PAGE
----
This follow up to our previous series continues debunking even more supposed contradictions in the Bible.
The account of David’s census of the Israelites is found both at the end of 2 Samuel and in chapter 21 of 1 Chronicles. In each account we are told that the census angered God and that He offered David a choice between three punishments: famine, war, or plague. David chose plague at the hands of the God he knew to be just instead of placing himself at the mercy of wicked men or starvation for his people.
God sent an angel to execute His judgment, and not long after, He sent word to David through a prophet named Gad that he should build an altar to God at a certain place to end the plague. David went up to the threshing floor of the man Gad had specified and bought the man’s floor, tools, and oxen, along with the surrounding land.
Here is where the two records appear to disagree. Note the differences in the following passages:
Then the king said to Araunah, “No, but I will surely buy it from you for a price; nor will I offer burnt offerings to the Lord my God with that which costs me nothing.” So David bought the threshing floor and the oxen for fifty shekels of silver. (2 Samuel 24:24)
Then King David said to Ornan, “No, but I will surely buy it for the full price, for I will not take what is yours for the Lord, nor offer burnt offerings with that which costs me nothing.” So David gave Ornan six hundred shekels of gold by weight for the place. (1 Chronicles 21:24–25)
So we appear to be faced with not one but two problems: What was the name of the man who owned the land? And, how much did David pay him?
In response to the first question, there are at least two strong possibilities. It may be that Ornan also went by the name Araunah, just like many others in that culture. Another plausible solution is that, in the original Hebrew, one of these names is simply a variant spelling of the other. This is suggested in Strong’s Lexicon, which identifies Araunah as an “orthographical variation” of Ornan.1
As to the second problem, it would seem we have two very different amounts for almost the same purchase. It’s nearly impossible to imagine either David or the owner of the threshing floor confusing 50 shekels of silver (~$1,067 today) with 600 of gold (~$594,198), and so it would appear as if those believing the Bible to be untrustworthy were vindicated. After all, if such a gross error has been made in mere record-keeping, then what hope is there for the reliability of more complicated passages? If such an oversight is excusable, then aren’t reports of miracles hopelessly suspect? Sadly, as fallen human beings these are often our first thoughts as we repeat the mistake of the Jewish people in believing God to be “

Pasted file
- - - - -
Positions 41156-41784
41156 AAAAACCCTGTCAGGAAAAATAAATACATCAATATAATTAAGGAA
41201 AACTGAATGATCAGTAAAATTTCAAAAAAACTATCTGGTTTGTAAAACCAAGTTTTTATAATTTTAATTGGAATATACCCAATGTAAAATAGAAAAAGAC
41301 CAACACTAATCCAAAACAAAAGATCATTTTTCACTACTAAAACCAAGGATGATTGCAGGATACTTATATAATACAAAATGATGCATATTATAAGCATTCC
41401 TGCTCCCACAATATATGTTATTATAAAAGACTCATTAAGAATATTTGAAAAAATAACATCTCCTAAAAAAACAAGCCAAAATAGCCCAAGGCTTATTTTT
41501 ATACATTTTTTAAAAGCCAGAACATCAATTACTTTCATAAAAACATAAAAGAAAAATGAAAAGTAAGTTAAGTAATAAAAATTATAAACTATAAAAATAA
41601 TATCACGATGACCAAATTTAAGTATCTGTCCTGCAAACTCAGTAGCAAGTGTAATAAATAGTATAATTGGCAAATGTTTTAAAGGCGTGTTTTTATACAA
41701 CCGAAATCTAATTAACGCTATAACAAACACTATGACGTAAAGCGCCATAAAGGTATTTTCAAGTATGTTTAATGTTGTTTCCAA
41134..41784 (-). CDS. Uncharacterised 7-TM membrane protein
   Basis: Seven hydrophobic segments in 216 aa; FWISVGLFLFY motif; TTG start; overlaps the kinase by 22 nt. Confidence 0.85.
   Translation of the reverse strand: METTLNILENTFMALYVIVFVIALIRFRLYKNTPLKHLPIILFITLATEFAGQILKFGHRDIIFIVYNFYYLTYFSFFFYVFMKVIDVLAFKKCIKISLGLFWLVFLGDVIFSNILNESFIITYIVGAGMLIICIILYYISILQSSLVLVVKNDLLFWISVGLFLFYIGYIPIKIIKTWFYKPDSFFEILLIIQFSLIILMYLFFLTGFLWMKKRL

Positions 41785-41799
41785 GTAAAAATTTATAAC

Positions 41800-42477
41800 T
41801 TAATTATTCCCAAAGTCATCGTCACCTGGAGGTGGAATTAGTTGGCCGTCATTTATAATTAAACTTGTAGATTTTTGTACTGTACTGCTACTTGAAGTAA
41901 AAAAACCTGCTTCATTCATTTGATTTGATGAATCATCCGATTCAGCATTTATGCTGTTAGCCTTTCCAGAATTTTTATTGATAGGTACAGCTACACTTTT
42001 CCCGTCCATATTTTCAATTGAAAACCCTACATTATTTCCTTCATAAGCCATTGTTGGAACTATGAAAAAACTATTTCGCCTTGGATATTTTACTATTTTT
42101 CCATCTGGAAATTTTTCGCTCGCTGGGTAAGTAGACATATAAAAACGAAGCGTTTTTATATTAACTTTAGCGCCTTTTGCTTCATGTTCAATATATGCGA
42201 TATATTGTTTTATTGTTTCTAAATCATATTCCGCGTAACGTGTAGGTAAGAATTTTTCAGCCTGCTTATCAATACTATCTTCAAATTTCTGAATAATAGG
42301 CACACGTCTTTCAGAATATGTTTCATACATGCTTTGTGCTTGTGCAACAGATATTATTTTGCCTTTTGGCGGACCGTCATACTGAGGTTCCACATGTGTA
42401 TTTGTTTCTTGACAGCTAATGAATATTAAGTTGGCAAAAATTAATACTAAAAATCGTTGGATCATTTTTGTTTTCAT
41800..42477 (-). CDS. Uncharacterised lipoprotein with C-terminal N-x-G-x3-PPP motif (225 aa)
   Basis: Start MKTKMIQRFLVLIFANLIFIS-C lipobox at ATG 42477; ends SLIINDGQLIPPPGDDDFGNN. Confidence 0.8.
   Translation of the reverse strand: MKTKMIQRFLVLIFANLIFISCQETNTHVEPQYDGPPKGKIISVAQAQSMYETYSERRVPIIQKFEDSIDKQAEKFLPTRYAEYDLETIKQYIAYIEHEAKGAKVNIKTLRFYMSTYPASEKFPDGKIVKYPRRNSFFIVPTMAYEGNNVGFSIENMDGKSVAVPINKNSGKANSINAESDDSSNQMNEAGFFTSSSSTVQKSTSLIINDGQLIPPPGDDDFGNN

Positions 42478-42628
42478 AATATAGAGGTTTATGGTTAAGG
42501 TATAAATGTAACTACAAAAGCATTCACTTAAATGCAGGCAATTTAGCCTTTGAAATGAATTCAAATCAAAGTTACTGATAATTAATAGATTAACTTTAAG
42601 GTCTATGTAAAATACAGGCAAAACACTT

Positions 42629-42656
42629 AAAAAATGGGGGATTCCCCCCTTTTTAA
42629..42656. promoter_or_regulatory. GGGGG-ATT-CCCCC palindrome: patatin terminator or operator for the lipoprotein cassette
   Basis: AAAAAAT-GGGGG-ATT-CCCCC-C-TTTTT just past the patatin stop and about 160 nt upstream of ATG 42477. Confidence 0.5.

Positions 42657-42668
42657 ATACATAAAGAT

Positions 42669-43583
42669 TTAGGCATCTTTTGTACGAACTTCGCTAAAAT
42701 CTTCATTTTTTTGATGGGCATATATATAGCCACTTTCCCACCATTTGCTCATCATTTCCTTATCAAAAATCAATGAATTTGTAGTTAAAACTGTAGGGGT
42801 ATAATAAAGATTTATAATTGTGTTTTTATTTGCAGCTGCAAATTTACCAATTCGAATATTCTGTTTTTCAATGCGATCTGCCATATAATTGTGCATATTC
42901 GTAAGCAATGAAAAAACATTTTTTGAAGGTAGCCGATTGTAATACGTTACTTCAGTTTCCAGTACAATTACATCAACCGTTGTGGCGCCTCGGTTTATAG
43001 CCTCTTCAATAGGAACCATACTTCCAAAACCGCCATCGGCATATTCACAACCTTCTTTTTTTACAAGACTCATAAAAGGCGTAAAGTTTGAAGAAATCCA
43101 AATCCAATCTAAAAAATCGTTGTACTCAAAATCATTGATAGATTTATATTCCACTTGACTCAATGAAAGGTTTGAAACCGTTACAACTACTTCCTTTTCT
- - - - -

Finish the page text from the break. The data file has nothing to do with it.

altogether like [us]” (Psalm 50:21). If we instead allow Scripture to inform our thoughts and look back at the overall account more closely, we should notice that in both records David is offered the entire portion for free but refuses to accept it. David, in recognizing his need for atonement before God, declares that he will not offer a sacrifice that has, in his words, “
cost him nothing.”
So, does this mean that 1 Chronicles has the correct exchange while 2 Samuel is in error? Not at all! If we read just a little further in the Bible, we find the resolution to our alleged conflict in David’s need to pay a fair price. 1 Chronicles 22:1 explains that David bought the land surrounding the threshing floor with the intention of ultimately building the temple there, which his son Solomon later did.
2 Chronicles 3:3–4 give us a hint at the minimum area of the land David purchased. The foundation of the temple was 60 cubits by 20 cubits, and the vestibule in front of it added an additional 10 cubits to the length. Three tiers of chambers were added to the two sides and back of the temple, the widest of which was seven cubits. This gives us the total dimensions for the temple at about 77 by 34 cubits.
The Bible specifically mentions that the dimensions were in cubits “
by the former measure,” which makes them each roughly 20.5 inches. This would make the layout of the completed temple about 131.5 feet by 58 feet. When the Bronze Sea, the ten smaller carts for washing, and the outer altar are included, the total footprint grows to approximately 10,000 square feet.
So then, with this new information it becomes clear that 600 shekels of gold were paid for the lands surrounding the threshing floor, a large enough area for at least Solomon’s later temple. The purchased land may have been large enough to encompass Solomon’s future palace and several other buildings mentioned in 1 Kings 7–8 (e.g., the House of the Forest of Lebanon, which alone was nearly twice the size of the temple).
Whatever the square footage of the final plot of land, we can be certain David paid at least a fair price, if not a premium one. The 50 shekels of silver were paid for the oxen, equipment, and the threshing floor itself (with which David made an offering to the Lord), bringing the final total Ornan (Araunah) received to 600 shekels of gold and 50 of silver, almost $600,000 in today’s currency. Clearly, David got his wish, since his sacrifice to God for the plague cost him much more than “nothing”—a good price even for a king.
Araunah and Ornan are variations of the same name, and they refer to the same person. The account found in 2 Samuel 24 records only David’s purchase of the threshing floor and oxen. On the other hand, the account in 1 Chronicles 21 records a higher price for the full purchase, including the surrounding land.
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